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# 6.1 Binary Heaps

Heaps (occasionally called as partially ordered trees) are a very popular data structure for implementing priority queues.
• A heap is either a min-heap or a max-heap. A min-heap supports the insert and deletemin operations while a max-heap supports the insert and deletemax operations.
• Heaps could be binary or d-ary. Binary heaps are special forms of binary trees while d-ary heaps are a special class of general trees.
• Binary heaps were first introduced by Williams in 1964.
REF. J.W.J. Williams. Algorithm 232: Heapsort. Communications of the ACM, Volume 7, 1964, pp 347-348

We discuss binary min-heaps. The discussion is identical for binary max-heaps.

DEF. A binary heap is a complete binary tree with elements from a partially ordered set, such that the element at every node is less than (or equal to) the element at its left child and the element at its right child. Figure 6.1 shows and example of a heap.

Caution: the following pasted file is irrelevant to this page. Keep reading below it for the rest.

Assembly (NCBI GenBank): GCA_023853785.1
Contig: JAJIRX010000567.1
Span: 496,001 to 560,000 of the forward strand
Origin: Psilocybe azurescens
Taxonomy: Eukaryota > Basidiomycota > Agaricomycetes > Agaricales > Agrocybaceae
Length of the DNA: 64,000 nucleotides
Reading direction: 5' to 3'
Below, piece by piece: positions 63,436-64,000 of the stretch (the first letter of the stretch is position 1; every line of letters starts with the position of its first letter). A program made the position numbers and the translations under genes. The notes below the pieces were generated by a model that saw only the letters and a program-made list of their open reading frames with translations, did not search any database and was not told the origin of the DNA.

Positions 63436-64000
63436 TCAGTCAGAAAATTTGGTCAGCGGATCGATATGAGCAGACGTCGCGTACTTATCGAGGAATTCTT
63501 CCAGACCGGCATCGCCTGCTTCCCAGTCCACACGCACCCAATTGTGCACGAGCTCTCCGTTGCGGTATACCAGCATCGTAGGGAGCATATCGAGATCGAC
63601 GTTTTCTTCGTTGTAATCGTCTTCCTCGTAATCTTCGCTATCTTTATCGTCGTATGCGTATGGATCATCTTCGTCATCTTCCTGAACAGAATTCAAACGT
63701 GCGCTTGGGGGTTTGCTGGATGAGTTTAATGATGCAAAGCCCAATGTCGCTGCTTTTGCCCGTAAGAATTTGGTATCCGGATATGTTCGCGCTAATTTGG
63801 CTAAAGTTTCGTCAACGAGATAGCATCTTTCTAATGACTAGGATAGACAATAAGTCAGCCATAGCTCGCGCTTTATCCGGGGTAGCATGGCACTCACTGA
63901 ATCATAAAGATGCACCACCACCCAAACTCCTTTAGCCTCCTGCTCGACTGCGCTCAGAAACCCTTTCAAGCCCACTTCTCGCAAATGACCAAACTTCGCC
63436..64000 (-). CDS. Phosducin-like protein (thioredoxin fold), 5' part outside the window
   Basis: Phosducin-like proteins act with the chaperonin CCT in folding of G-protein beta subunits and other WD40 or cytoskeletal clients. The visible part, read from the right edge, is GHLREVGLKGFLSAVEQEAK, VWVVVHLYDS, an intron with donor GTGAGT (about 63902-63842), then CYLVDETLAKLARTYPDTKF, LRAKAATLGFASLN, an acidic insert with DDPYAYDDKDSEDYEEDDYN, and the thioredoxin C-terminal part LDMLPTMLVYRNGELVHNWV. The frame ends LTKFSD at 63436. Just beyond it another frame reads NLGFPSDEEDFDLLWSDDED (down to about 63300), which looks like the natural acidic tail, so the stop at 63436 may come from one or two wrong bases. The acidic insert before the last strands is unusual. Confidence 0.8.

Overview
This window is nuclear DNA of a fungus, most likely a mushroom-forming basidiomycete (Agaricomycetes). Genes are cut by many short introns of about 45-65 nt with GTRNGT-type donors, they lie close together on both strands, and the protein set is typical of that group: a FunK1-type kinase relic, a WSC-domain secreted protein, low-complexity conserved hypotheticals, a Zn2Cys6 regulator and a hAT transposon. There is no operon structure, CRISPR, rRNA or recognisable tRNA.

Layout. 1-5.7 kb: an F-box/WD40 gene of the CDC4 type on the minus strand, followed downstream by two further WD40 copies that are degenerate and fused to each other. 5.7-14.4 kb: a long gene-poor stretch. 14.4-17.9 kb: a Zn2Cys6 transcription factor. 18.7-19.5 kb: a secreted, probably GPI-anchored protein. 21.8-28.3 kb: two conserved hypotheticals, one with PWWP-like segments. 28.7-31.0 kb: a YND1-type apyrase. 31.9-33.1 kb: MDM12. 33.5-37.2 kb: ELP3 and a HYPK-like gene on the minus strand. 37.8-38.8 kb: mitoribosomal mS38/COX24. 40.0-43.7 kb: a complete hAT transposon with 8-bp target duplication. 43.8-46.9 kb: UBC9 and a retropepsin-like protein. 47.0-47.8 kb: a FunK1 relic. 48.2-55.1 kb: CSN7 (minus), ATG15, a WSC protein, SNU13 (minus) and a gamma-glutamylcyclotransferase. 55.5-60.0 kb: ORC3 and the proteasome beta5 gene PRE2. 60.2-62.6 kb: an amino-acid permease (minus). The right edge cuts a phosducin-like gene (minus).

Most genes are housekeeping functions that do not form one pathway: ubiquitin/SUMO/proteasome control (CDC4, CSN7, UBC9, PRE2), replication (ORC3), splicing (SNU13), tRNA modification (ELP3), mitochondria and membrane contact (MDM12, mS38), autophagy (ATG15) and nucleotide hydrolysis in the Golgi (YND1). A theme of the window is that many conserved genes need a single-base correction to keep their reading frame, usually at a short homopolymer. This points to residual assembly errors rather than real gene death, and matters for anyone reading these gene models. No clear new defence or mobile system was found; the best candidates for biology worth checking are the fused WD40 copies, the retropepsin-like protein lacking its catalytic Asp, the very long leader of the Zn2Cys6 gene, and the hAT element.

• Since a heap is a complete binary tree, the elements can be conveniently stored in an array. If an element is at position i in the array, then the left child will be in position 2i and the right child will be in position 2i + 1. By the same token, a non-root element at position i will have its parent at position
• Because of its structure, a heap with height k will have between 2kand 2k + 1 - 1 elements. Therefore a heap with n elements will have height = log2 n
• Because of the heap property, the minimum element will always be present at the root of the heap. Thus the findmin operation will have worst-case O (1) running time.

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eEL,CSA_Dept,IISc,Bangalore